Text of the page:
Other conditions including cysts, tumors, and warts are also benefited by the use of the laser. Other specialized procedures such as stenotic nares and elongated soft palates are also benefited by the laser.

Ask us what procedures your pet can benefit from the use of the laser.

 What is a laser?

A laser is a device that generates an intense beam of light at a specific wavelength.

 How does it work?

The way our laser works is determined by the specific wavelength of light that it produces. Our CO2 Laser produces an invisible beam of light that vaporizes the water normally found in the skin and other soft tissue. Because we can precisely control the laser, only a thin layer of tissue is removed, leaving the surrounding areas unaffected.

 Laser Surgery means:


Ask if your pet’s surgical procedure can be done with a laser! Call us today!

Feline Declaw

When and why should I declaw my cat?

Having your cat declawed is a personal decision. Cedar Way Veterinary Clinic recommends performing the declaw procedure at the time of spaying or neutering (at 6 months of age), although it can be done at any age.

We would like to see all cats for spaying/neutering and declaw be at least 4 pounds in weight or 4 months old. A declaw by itself can be done at any age. Animals over 1 year of age tend to have longer recovery times and an increased risk of complications.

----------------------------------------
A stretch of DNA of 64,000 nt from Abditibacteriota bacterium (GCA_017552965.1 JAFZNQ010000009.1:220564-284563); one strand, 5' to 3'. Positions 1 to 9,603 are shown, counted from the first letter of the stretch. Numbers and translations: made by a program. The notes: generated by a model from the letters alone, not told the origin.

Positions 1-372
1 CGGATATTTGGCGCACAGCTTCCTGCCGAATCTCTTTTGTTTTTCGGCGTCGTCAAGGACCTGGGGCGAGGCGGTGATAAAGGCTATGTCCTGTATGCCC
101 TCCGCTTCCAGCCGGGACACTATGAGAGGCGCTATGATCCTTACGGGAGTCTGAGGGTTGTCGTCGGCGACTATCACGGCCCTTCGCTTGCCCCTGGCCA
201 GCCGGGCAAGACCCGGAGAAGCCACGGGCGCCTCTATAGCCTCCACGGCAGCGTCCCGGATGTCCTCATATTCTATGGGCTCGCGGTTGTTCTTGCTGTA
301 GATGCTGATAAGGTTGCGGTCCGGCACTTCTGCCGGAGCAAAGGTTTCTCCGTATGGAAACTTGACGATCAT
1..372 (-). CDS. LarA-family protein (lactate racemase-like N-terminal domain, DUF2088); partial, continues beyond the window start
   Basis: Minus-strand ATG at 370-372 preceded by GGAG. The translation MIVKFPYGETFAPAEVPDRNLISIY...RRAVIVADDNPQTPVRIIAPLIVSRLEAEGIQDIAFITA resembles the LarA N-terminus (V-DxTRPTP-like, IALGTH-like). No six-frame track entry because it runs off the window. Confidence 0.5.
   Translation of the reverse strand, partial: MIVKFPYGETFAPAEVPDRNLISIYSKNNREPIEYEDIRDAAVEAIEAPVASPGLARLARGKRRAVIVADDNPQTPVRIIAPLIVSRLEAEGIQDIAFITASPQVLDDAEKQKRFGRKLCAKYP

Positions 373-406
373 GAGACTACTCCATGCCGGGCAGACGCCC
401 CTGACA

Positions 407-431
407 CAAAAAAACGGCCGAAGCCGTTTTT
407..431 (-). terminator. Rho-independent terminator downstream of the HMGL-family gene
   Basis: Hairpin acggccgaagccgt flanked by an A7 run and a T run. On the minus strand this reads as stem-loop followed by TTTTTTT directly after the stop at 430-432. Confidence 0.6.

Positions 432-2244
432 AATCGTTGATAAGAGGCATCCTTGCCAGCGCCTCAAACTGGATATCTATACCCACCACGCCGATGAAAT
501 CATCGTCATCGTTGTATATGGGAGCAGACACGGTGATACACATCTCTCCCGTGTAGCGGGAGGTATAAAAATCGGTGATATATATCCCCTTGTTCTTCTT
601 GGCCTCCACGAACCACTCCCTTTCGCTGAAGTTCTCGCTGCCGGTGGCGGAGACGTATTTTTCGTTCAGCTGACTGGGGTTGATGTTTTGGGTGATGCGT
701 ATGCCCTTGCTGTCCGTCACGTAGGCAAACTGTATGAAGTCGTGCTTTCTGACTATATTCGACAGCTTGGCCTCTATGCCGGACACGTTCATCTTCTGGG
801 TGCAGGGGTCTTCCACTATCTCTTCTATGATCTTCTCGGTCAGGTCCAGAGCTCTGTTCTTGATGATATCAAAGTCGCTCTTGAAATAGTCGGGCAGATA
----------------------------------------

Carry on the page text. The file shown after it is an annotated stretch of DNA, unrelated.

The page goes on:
Click here for details.

Knee Surgery

Anterior (Cranial) Cruciate Ligament Rupture

The knee is a fairly complicated joint. It consists of the femur above, the tibia below, the kneecap (patella) in front, and the bean-like fabellae behind. Chunks of cartilage called the medial and lateral menisci fit between the femur and tibia like cushions. An assortment of ligaments holds everything together, allowing the knee to bend the way it should and keep it from bending the way it shouldn’t.

There are two cruciate ligaments that cross inside the knee joint: the anterior (or, more correctly in animals, cranial) cruciate and the posterior (in animals called the caudal) cruciate. They are named for the side of the knee (front or back) where their lower attachment is found. The anterior cruciate ligament prevents the tibia from slipping forward out from under the femur.

For more details, click here.

Medial Luxating Patella

The medial luxating patella, commonly called a trick knee, is an extremely common problem in toy breed dogs. An owner typically notices a little skip in the dog’s step. The dog may even run on three legs, holding one hind leg up, and then miraculously be back on four legs as if nothing has happened.

In fact, something has happened: the kneecap (patella) has slipped out of the smooth groove in which it normally rides up and down. It has slipped medially, which is to say towards the opposite leg, as opposed to laterally, which would be away from the dog entirely. With the patella dislocated (or luxated) medially, the knee cannot extend properly and stays bent. Hopefully, the patient will be able to slip the kneecap back where it belongs and be back to normal in only a few steps. For some dogs, getting a kneecap back where it belongs and normal extension of the rear leg is a mere dream only attainable with surgical correction.

For more details, click here.